2. I must be the only person in the world that doesn’t know this is going on! I rarely watch TV, and severely dislike news (of any kind) so it’s up to my news-head brother to inform me about things like this, which he usually does – he must have forgot this time! So thanks for letting me know! It sounds very alarming – hell on earth!! I really wish you all the best in this situation and hope that you and many others manage to keep safe through all this, without too much disruption to your lives.

    • You’re not alone. Don’t ask me what’s happening elsewhere – it just gets too busy to keep up with it all. Most of the city is safe but the western outskirts is on alert. Thank you Suzy.

  3. Thanks for letting us know you are safe, Lignum. Very sorry to hear about fires. dry weather and wind are the worst combination. Our Yosemite got burned badly, some 22,000 acres in 2 weeks… Be safe.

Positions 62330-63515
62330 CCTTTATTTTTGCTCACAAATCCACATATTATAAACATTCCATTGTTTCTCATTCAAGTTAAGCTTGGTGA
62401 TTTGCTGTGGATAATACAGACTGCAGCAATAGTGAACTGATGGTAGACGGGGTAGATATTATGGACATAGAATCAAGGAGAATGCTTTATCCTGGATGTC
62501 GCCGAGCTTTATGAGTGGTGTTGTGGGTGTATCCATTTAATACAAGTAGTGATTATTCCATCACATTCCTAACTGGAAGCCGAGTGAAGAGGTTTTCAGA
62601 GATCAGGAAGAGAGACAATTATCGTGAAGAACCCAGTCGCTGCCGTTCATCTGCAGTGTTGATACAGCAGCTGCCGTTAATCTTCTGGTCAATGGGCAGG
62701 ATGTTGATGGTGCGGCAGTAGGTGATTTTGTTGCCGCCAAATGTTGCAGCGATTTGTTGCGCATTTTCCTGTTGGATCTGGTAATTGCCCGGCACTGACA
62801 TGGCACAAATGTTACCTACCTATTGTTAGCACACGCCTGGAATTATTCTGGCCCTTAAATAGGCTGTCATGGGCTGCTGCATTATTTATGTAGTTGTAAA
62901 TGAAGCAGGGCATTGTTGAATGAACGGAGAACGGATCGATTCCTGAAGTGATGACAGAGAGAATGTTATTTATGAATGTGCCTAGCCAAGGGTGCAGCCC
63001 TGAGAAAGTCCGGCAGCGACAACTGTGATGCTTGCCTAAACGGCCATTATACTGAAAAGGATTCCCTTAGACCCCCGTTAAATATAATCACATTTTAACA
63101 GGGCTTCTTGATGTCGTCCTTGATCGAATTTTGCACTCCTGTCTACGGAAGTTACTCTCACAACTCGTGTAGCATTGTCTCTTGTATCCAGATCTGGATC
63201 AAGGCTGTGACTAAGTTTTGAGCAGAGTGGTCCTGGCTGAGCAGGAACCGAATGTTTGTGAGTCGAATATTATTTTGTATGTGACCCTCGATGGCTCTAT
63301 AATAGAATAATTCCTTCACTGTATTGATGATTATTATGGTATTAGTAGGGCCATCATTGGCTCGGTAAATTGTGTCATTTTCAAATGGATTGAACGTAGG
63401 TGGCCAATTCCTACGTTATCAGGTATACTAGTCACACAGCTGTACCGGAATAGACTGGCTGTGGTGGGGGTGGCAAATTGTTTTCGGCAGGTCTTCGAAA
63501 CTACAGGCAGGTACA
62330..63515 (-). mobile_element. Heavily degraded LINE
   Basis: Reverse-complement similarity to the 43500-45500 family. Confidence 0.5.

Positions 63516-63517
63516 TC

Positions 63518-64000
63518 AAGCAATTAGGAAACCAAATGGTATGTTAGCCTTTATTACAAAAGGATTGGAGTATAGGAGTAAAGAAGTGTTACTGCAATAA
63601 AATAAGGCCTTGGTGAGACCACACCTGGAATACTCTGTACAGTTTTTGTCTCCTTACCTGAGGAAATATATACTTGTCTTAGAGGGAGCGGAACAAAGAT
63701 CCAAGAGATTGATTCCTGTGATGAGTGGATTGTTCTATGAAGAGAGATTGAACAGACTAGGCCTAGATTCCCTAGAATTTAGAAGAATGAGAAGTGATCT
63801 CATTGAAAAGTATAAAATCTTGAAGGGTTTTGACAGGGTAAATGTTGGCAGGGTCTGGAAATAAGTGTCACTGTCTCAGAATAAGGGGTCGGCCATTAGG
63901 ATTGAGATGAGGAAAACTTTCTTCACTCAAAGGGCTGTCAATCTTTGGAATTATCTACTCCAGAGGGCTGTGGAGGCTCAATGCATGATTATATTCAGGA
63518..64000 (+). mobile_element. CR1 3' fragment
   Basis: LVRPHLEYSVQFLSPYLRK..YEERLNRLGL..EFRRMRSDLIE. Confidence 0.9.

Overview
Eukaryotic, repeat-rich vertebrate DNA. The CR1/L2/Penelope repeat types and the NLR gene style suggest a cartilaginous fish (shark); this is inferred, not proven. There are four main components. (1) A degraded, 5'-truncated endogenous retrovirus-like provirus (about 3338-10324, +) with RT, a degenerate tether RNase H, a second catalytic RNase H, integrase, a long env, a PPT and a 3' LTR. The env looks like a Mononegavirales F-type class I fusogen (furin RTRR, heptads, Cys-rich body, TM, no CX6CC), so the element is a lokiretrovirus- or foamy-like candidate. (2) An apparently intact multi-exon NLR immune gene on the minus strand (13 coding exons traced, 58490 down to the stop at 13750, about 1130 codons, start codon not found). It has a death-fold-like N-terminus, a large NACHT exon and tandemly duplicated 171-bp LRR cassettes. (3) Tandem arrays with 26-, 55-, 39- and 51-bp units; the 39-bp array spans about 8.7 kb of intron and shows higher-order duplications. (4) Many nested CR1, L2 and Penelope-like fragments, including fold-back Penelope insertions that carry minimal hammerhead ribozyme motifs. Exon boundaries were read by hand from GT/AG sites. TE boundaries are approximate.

4. I’m so sorry to hear this (tragedy for many families I’m sure) but am glad you are safe from the fire. Take the necessary caution from the effects and stay safe!

  5. Not liking these photos so much 😦 although as another has written they are stunning. May I add my well wishes for your safety and all our Australian friends.
    Looking forward to your return with more beautiful photos.

  6. I can understand…We had a terrible fire last year..It was almost 50 kms away, so at the beginning I though we were having a sun eclipse…Everything became slowly darker and darker, and the sun and the moon changed to red for some days….One week later the house next to our burned absolutelly…It was terrible….My C had to help to put away the lady that was living inside with a ladder..
    I hate fires now…But I agree one learns a lot of things…For instance: that thing about the electric door of the garage….
    I feel sorry for your country..Every year is tragic somehow…Every year a lot of nature gets burned…Fire brings death and life …

  7. JL Kenney says: